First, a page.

In July 2004 Thales were selected as preferred bidder and contract award was in 2005 with a planned in-service date of 2007. It was also announced that the smaller vehicle would now no longer be part of the programme although subsequent deployment/UOR purchase of the Lockheed Martin Desert Hawk UAV would tend to confirm an enduring requirement.
Thales announced the Watchkeeper sensor package in 2005;
Watchkeeper would be a single air vehicle with a two sensor payload and a ground control station mounted on a Supacat vehicle that could be carried onboard a c-130 Hercules.
Over the next couple of years a number of vendor contracts were announced as the project progressed, QinetiQ for example;
In 2007, the UK acquired Predator B/Reaper under an urgent operational requirement.
As a stop gap for use in Iraq and Afghanistan, the MoD obtained a number of Hermes 450’s from Thales UK in 2007 under Project Lydian, operated by a military/civilian mix of personnel. Civilian personnel manage the take-off and landings whilst members of 32 Regiment RA take control of the mission. This Urgent Operational Requirement has covered 5 task lines. Some of the operational and logistic experience has also been fed back into the main programme. The equipment is provided by Thales on a ‘by the hour basis’ and the 6 air vehicles have reportedly collected the majority of airborne imagery used in theatre.
In a 2007 memo to the Defence Select Committee, the MoD described current status;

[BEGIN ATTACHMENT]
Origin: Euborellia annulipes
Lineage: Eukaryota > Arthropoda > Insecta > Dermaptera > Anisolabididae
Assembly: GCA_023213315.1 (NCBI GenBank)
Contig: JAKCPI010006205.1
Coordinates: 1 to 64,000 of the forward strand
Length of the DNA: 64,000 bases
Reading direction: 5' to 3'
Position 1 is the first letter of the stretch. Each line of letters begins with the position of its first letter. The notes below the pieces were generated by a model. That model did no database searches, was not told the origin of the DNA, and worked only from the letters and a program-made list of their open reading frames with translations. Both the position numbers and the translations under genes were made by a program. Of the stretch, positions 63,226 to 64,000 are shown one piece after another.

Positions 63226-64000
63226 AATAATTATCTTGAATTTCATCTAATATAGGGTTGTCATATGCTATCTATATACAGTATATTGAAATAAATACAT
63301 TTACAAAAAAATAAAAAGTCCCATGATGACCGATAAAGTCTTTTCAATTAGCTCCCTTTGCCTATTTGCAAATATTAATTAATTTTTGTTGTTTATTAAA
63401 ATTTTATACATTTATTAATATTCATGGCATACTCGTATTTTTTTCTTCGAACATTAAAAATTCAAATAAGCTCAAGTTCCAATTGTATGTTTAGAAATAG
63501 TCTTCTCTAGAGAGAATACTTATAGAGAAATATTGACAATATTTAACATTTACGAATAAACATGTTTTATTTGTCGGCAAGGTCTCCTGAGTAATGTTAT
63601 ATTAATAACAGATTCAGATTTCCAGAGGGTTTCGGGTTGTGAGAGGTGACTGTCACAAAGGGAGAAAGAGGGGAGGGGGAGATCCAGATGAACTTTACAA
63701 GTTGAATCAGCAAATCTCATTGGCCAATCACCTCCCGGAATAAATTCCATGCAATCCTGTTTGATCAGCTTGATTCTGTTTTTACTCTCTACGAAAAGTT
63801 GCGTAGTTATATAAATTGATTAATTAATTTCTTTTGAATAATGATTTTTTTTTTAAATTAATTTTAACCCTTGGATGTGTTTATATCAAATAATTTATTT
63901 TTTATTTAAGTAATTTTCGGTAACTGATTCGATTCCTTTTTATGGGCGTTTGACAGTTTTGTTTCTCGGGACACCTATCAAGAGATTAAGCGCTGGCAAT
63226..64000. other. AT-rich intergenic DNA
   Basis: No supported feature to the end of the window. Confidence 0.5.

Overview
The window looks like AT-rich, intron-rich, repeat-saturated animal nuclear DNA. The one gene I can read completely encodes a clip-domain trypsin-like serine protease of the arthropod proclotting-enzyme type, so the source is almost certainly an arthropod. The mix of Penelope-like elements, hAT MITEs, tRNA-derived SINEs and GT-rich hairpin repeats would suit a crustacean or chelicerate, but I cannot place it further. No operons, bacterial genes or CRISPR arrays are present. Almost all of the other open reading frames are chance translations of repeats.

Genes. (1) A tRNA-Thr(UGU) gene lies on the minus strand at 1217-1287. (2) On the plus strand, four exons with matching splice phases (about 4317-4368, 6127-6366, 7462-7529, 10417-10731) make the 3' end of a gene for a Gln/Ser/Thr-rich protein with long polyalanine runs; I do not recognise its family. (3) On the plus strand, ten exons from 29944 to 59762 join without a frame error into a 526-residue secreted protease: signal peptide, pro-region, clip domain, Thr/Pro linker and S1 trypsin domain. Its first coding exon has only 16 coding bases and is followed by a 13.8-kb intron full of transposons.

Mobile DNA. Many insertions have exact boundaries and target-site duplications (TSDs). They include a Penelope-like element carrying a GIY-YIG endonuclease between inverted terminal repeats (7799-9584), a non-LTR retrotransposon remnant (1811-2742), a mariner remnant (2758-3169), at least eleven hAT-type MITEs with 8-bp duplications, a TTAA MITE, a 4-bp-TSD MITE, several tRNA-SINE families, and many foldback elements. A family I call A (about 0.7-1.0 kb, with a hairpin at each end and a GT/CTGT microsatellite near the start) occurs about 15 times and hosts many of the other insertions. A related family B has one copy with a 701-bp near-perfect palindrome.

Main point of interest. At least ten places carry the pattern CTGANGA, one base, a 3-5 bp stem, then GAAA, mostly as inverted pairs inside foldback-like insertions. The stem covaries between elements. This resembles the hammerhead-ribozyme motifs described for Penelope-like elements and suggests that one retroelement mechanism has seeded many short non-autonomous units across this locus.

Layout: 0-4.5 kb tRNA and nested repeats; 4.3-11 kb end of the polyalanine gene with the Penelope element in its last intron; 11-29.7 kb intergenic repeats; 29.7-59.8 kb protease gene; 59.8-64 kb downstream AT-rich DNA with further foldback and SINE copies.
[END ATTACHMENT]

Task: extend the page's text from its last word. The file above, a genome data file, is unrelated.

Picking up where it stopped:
Watchkeeper first flights[tabs] [tab title = “April 16th 2008, Megido airfield, Israel”]
[/tab] [tab title = “Parc Aberporth, Wales 2010”]
Details of a possible weapon carriage capability emerged in 2009, likely Thales Lightweight Multirole Missile (LMM), or a freefall variant. Meanwhile, the in theatre Hermes 450 contract was extended to 2011, by which time Watchkeeper was still scheduled to be in service. By this point, it had flown in excess of 19,000 hours.
2010 saw the first UK flight of Watchkeeper and the award of a three-year £55 million support contract to Thales UK.
Flight testing continued, in 2011, Watchkeeper flew a 14-hour flight in which it was flown to its service ceiling of 4,880m (16,000ft) and 115km from the West Wales Airport. The two sensors and data link were also tested.
It was also planned for Watchkeeper to be deployed using Viking tracked vehicles, 21 tactical terminals.
France and the UK signed a defence cooperation treaty in 2010 at Lancaster House, central to the agreement was that France would evaluate Watchkeeper from 2012 with a view to its own requirements for a similar capability.
In Afghanistan, Hermes 450 ZK515 crashed. The resulting Service Inquiry made for uncomfortable reading for the Royal Artillery, making a total of 61 recommendations.
In 2011, it was announced that Watchkeeper would be deployed to Afghanistan the following year.
A December 2012 Parliamentary Answer clarified the position on arming Watchkeeper and maritime operations;
By the end of 2013, the leased Hermes 450’s had flown over 70,000 hours across 5 task lines. 2013 also saw a significant milestone with the award of its Statement of Design Assurance (STDA) from the Military Aviation Authority (MAA). This was a result of a tailored process, the full process being defined after Watchkeeper had been started.
By the end of operations in Afghanistan, the contract Hermes 450’s had flown 100,000 hours
Release to Service certification was still a year away.
In March 2014, the MoD announced that Watchkeeper had been given clearance to begin flying training in the UK with Royal Artillery aircrew.
This Release to Service allowed flying training from the QinetiQ facility at Boscombe Down, shown below
It was also reported that all the ground stations and half of the 54 air vehicles had been delivered to the Army.
Commenting on the announcement, Michael Fallon M (Secretary of State for Defence) said;
Am sure Elbit and pretty much everyone involved with Phoenix raised a smile at that one.
In October 2014, it was revealed that Watchkeeper had deployed to Afghanistan.